Short selling can be a risky endeavor, but the inherent risk of a short position can be mitigated significantly through the use of options. Historically, one of the most persuasive arguments against short selling was the potential for unlimited losses. Options give short sellers a way to hedge their positions and limit the damage if prices unexpectedly go up.
- It is possible to hedge a short stock position by buying a call option.
- Hedging a short position with options limits losses.
- This strategy has some drawbacks, including losses due to time decay.
The Biggest Risk
The biggest risk of a short position is a price surge in the shorted stock. Such a surge could occur for any number of reasons, including an unexpected positive development for the stock, a short squeeze, or an advance in the broader market or sector. This risk can be mitigated by using call options to hedge the risk of a runaway advance in the shorted stock.
If you do not hedge a short stock position with call options, it can lose an unlimited amount of money.
How Hedging a Short Position With Options Works
As options strategies go, shorting the stock and buying the call is very straightforward. One starts with shorting a stock in the usual manner. However, the investor also purchases a call option at the same time. The call gives the investor the right to buy the stock at a certain price during a specific time period. Since a short seller must eventually buy back the shorted stock, the call option limits how much the investor will have to pay to get it back. A somewhat more complicated alternative to this strategy would be buying a bear put spread.
How To Protect A Short Position With Options
For instance, assume you short 100 shares of Big Co. when the stock is trading at $76.24. If the stock rises to $85 or beyond, you would be looking at a substantial loss on your short position. Therefore, you buy one call option contract on Big Co. with a strike price of $75 expiring a month from now. This $75 call is trading at $4, so it will cost you $400.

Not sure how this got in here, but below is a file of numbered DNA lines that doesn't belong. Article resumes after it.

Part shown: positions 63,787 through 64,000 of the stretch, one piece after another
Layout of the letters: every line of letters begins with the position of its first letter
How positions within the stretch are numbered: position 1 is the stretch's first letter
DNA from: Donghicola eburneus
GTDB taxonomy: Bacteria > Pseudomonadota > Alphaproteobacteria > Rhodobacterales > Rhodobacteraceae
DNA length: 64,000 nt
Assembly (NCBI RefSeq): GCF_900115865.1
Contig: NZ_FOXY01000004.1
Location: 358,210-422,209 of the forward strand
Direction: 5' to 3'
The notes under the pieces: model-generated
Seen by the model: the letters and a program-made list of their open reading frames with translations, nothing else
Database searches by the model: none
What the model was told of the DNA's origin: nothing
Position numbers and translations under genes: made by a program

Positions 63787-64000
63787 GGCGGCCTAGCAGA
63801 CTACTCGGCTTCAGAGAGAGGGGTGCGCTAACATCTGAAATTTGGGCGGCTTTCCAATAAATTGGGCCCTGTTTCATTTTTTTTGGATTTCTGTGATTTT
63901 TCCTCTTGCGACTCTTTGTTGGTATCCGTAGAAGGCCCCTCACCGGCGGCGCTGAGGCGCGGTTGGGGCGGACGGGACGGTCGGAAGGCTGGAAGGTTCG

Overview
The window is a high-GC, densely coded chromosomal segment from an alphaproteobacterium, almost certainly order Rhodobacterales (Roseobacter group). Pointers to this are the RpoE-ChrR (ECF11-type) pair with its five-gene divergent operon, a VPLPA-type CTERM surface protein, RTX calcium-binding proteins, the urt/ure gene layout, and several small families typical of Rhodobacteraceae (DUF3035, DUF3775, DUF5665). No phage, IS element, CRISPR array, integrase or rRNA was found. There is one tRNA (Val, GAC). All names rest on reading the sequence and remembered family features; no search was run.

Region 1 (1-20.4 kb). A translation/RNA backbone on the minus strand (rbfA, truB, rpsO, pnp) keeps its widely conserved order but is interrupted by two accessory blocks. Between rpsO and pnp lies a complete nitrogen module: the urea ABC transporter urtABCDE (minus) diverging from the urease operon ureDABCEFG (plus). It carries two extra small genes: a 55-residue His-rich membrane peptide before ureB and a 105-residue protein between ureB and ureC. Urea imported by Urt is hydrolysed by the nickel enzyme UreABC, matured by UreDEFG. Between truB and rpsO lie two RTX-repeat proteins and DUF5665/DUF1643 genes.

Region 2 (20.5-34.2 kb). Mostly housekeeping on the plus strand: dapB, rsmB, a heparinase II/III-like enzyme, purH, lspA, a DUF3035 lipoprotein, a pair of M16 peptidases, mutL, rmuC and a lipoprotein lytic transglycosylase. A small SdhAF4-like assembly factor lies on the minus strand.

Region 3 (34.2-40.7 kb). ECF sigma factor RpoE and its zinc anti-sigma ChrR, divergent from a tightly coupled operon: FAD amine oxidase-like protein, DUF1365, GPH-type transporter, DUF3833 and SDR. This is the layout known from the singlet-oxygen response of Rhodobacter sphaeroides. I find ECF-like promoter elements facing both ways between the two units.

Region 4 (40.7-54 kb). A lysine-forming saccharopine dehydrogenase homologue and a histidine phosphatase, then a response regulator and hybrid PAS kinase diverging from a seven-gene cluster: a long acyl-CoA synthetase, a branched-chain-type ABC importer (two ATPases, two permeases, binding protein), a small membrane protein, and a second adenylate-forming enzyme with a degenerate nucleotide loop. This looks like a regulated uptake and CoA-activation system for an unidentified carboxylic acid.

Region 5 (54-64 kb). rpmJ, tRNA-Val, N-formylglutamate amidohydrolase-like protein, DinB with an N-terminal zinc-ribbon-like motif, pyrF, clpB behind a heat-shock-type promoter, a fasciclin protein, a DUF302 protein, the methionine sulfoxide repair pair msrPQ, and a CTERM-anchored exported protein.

If Big Co. declines to $70 over the month, your gain of $624 on the short position ([$76.24 - $70] x 100) is reduced by the $400 cost of the call option, for a net gain of $224. We are assuming here that the $75 calls are trading at close to zero after a month. In reality, it may be possible to salvage some value from the calls if there are a considerable number of days left to expiry.
However, the real benefit of using a call to hedge your short position in Big Co. becomes evident when the stock rises instead of declining. If Big Co. advances to $85, the $75 calls would trade at a minimum of $10. Thus, the loss of $876 ([$76.24-$85] x 100) on your short position would be offset by the gain of $600 ([$10 - $4] x 100) on your long call position, for a net loss of $276.
Even if Big Co. soars to $100, the net loss will stay relatively unchanged at $276. The loss of $2,376 ([$76.24-$100] x 100) on the short position would be offset by a gain of $2,100 ([$25 - $4] x 100) on the long call position. That happens because the $75 calls would trade at a price of at least $25 if Big Co. hit $100.
There are a few drawbacks to using calls to hedge short stock positions. Firstly, this strategy can only work for stocks on which options are available. Unfortunately, it cannot be used when shorting small-cap stocks on which there are no options. Secondly, there is a significant cost involved in buying the calls.
More importantly, the protection offered by the calls is only available for a limited time. Every call option has an expiration date, and longer-dated options naturally cost more money. In general, time decay is a major problem for any strategy that involves buying options. Finally, since options are only offered at specific strike prices, an imperfect hedge may result if there is a large difference between the call strike price and the price at which the short sale was effected.
The Bottom Line
Buying a call and shorting the stock is a much safer way to be a bear. Despite its drawbacks, the strategy of using calls to hedge a short position can be an effective one. In a best-case scenario, a trader can actually increase profits. Suppose the shorted stock drops suddenly, then the investor can close out the short position early. If the investor is particularly lucky, the stock will then rebound. In that case, the call options that weren't worth selling when the stock was down might turn a profit in the end.